Although some of the votes are being recounted to ensure that there were no irregularities, there is little question that Enrique Peña Nieto won the presidential election in Mexico this weekend. After twelve years, it marks the return to power of the country’s Institutional Revolutionary Party which ruled Mexico for more than seventy years in what was widely regarded as an authoritarian manner.
Peña’s win is hardly a repudiation of Mexican democracy however. It rather signals a desire for change than a reminiscence for the days of single party rule. As the third place finish of the incumbent liberal National Action Party showed, Mexican voters overwhelmingly desire a different economic and a different security policy.
Drug related violence in Mexico has increased dramatically during the last twelve years while economic growth has been lackluster. During the worst of the 2008-2009 financial crisis, the Mexican economy contracted by almost 10 percent.
Of the two issues, security and the economy, the former has captivated the attention of international news media. Much has been made of the potential consequences of a PRI government for the war on drugs and Mexico’s relations with the United States. American officials worry that Peña will turn a blind eye to the cartels due to public pressure. This is unlikely. He faces several constraints to his actions.
Peña’s administration will be one of negotiations and commitments. The governors of Mexico’s northern states are unlikely to accept an army retreat. Moreover, Peña faces powerful adversaries within the party, including former Senate president Manlio Fabio Beltrones who will hold considerable clout in the new Congress. Finally, the PRI was not able to win an absolute majority in Congress. Peña will have to negotiate with other parties.
Although he has announced changes in security strategy — tackling specific crimes and increasing the responsibilities of American authorities — Peña’s election will not upset bilateral relations altogether. To combat the cartels, American-Mexican cooperation is an necessity.
More attention should be paid to Peña’s economic agenda, however, because if he manages to reduce public pressure on this front, Mexican authorities will be more able to implement a wide range of actions to thwart the cartels’ activities in cooperation with the United States. Unfortunately, the prospects do not look good.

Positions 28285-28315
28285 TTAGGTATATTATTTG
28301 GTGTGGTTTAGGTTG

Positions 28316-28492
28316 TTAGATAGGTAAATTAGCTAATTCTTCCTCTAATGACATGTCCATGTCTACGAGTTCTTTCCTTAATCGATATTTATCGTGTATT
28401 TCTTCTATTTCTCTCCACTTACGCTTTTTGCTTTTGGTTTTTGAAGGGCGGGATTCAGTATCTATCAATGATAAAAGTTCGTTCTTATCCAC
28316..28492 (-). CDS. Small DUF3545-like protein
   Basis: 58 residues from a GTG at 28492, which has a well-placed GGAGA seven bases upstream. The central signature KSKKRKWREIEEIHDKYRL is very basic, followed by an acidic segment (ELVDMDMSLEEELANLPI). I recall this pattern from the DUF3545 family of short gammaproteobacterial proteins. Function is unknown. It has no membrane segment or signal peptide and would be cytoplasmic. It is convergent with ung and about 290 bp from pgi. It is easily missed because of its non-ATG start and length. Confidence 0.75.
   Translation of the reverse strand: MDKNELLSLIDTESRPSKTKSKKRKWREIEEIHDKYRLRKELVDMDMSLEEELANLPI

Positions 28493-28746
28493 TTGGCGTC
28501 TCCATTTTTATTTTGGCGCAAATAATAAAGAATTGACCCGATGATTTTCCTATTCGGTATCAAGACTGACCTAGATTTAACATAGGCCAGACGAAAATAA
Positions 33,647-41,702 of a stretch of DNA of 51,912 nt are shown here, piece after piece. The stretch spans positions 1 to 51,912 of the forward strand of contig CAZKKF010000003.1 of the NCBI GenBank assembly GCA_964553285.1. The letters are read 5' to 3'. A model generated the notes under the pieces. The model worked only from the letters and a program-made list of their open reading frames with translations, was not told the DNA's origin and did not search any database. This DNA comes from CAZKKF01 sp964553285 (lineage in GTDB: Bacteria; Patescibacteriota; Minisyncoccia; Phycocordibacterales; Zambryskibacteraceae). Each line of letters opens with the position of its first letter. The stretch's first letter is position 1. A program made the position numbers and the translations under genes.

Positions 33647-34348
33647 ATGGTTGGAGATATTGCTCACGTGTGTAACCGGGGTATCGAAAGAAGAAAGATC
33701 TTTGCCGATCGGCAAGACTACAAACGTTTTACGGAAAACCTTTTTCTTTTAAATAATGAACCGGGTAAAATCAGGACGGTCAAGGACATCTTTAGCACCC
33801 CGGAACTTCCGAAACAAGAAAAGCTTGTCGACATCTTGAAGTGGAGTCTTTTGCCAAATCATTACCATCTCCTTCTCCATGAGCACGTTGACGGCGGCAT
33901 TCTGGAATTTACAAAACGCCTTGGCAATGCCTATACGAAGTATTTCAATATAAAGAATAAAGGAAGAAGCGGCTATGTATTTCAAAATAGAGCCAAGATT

While Mexico has recently surpassed countries as Brazil in terms of macroeconomic stability and growth, a report from the Center of Economic and Policy Research shows that average GDP per capita growth for 1980-2000 and for 2000-2011 has been stagnant: .8 and .9 percent, respectively. In other words, the expansion of the Mexican economy has not translated into more income per household.
Moreover, the financial crisis destroyed what had been gained in terms of poverty reduction. Though unemployment has decreased, it has still to reach its prerecession levels. Underemployment has doubled, from 6.3 to 13.2 percent while real wages have continued to shrink.
Peña has declared that his aim is to lift GDP growth by 6 percent per year. In order to achieve it, he has set several proposals of which the following are among the most important ones.
With respect to labor, Peña seeks to establish a beneficiary state and take measures so as to make wages grow faster than inflation. He has promised to boost tax revenues and decrease the government’s dependence on oil revenue. On the topic of public investment, his proposals are reminiscent of targeted industrial policy.
Peña has also declared that his government will deepen the strategic relationship with the United States but also work to increase South-South cooperation and trade with other emerging economies.
Finally, perhaps his most interesting proposals are strengthening competition regulations, which would affect monopolies, and advancing an energy reform to open the hydrocarbons industry, especially oil, to foreign investment.
Mexican experts have criticized Peña’s growth target as too optimistic and his proposals as too general and lacking quantitative, i.e., measurable, objectives. One of the reasons, as mentioned, is that Peña’s actions will be highly constrained by political realities. Approving the necessary reforms will require careful negotiation with interest groups, unions and opposition parties.
That is not to say that Mexico’s future is a gloomy one. On the contrary, as Fareed Zakaria recently argued, it is a nation on the rise. Mexico fares better than most of the BRICS countries in several categories, including the “ease of doing business.” But there is much more to be done. It will be up to the next government to implement the necessary policies to improve not only the macro but also the microeconomic situation in the country.
While his proposals have been justly criticized, Peña has surrounded himself with capable individuals such as his campaign coordinator, Luis Videgaray Caso, who holds a PhD in economics from MIT, and Emilio Ricardo Lozoya Austin, the former director of the World Economic Forum in Latin America. They will likely be part of Peña’s cabinet and be able to impact positively Mexico’s economic decisionmaking.